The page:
18. Alice Coltrane - Universal Consciousness
    (Impulse! 1972)

    In 1972, jazz mysticism was vigorous and holding, not yet bleached out into the whiter-wash purity of Keith Jarrettism. Having explored the small group exoticisms pioneered by her late husband, Alice Coletrane went for broke with Universal Consciousness. This album clearly connects to other dyspeptic jazz traditions - the organ trio, the soloists with strings - yet volleys them into outer space, ancient Egypt, the Ganges, the great beyond. The production is astounding, the quality of improvisation is riveting, the string arrangements are apocalyptic rather than saccharine, the balance of turbulence and calm a genuine dialectic that later mystic/exotic post-jazz copped out of pursuing. Her lack of constraint was dimly regarded by adherents of 70s jazz and its masculine orthodoxies, yet Alice deserved better credit for virtuosity, originality, and the sheer will power needed to realized her vision. DT

  19. Comus - First Utterance
    (BGO 1970)

    Named after the god of revelry in classical mythology, Comus emerged around 1969 during the polystylistic ferment of British Progressive rock, and fell apart in 1974 after a disappointing second album. Two songs on their extraordinary debut First Utterance draw on mythology and Milton's poem Comus, about threatened female chastity; others describe brutal murder, Christian martyrdom and mental illness. Roger Wooten's contorted vocals (echoes of Family's Roger Chapman) forcefully convey the terror and hysteria in the lyrics, supported by atmospheric arrangements which veer from poignant partoral to turbulent workouts for acoustic guitars, violins, hand drums, and electric bass. Folk rock at its most delirious, devilish, and dynamic. CBL

  20. 4 For Sale from $75.00

    Tony Conrad - Four Violins
    (Table of the Elements 1997)

    Utterly neglected by all available histories of Minimalist music, Conrad's contribution to that aesthetic has only recently gained widespread acknowledgment. Much of the responsibility for this historical void lies with La Monte Young, who has actively suppressed tapes of the Dream Music he recorded with Conrad and others in the early 60s. Conrad's music has also been overshadowed by the more agreeable, rhythmic Minimalism of Steve Reich, Philip Glass, and Terry Reilly. In contrast, Conrad's dense, abrasive drones, and his commitment to unscored, long-duration playing remained at odds with the New Music establishment. The 23 years separating its recording in 1964 and its release last year have done little to diminish the force of Four Violins, the only recording of Conrad's early solo music. On and between the layers of his overdubbed violins, Conrad invents a new musical language of buzzes, rasps, and flutters, amassing a whole that is, by turns, unbearably intense and gloriously ecstatic. CC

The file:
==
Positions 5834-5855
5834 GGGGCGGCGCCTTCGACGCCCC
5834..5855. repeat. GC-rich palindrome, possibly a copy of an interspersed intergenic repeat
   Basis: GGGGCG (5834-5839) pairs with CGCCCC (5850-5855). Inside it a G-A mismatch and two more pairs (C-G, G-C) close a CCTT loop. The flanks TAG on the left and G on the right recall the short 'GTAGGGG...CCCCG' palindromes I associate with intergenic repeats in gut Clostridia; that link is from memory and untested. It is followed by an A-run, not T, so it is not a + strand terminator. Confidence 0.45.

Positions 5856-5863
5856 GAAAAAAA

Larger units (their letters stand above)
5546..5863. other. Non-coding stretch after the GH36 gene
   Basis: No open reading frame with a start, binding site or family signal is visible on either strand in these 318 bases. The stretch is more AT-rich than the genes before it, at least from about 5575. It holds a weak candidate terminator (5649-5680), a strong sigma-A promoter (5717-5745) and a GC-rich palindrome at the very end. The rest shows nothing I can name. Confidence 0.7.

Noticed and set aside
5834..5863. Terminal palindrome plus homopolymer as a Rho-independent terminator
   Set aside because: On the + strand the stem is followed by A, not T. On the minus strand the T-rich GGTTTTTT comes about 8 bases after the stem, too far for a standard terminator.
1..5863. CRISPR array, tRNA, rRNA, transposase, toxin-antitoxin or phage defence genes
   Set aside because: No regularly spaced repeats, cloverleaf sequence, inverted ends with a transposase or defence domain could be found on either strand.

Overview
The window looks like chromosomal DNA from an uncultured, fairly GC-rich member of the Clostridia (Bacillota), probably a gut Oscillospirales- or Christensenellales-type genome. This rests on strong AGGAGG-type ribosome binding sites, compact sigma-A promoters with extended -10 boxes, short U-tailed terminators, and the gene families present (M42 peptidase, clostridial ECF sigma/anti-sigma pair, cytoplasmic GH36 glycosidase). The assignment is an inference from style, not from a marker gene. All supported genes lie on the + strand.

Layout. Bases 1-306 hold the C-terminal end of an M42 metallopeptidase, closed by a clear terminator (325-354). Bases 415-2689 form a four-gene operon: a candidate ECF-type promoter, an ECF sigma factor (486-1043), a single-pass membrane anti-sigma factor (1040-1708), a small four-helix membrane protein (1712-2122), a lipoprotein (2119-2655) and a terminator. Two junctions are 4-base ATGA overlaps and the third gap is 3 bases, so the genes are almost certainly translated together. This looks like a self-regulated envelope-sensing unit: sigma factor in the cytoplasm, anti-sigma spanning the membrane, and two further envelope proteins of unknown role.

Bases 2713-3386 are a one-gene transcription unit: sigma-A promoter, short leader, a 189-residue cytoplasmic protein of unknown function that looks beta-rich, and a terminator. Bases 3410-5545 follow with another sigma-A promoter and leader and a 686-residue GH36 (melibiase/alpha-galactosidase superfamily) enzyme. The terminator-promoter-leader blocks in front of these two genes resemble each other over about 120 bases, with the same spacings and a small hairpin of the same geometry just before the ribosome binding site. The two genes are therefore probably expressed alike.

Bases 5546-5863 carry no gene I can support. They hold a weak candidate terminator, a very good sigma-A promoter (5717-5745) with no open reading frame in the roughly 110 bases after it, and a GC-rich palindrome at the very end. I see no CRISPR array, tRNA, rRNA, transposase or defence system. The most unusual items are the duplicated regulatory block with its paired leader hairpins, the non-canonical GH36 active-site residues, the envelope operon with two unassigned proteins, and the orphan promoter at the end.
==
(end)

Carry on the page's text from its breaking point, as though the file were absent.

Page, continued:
21. Lol Coxhill - Digswell Duets
    (Random Radar 1979)

    The tireless British saxophonist and maverick explorer in a brace of live duos with fellow one-time members of Digswell Art Trust, a pioneering multi-arts hothouse before its transformation to a residential care home for the elderly. Coxhill's meeting with pianist Veryan Weston could easily pass for a tragicomic soundtrack of the 1950s, and is itself worth the steep secondhand asking price; but it's the meeting with electronic music exponent Simon Emmerson that guarantees it a place in this list. Making on-the-fly sound processing a credible partner in a free improvising context has become integral to much of Pauline Oliveros's and, recently, Evan Parker's work; but here are the first flowerings of that experiment. Knife-edge reactions from both players test the technology to its limits - other than during the opening seconds where Coxhill's reeds set the pace, this is seamless music making that is as gripping as it is innovative. DI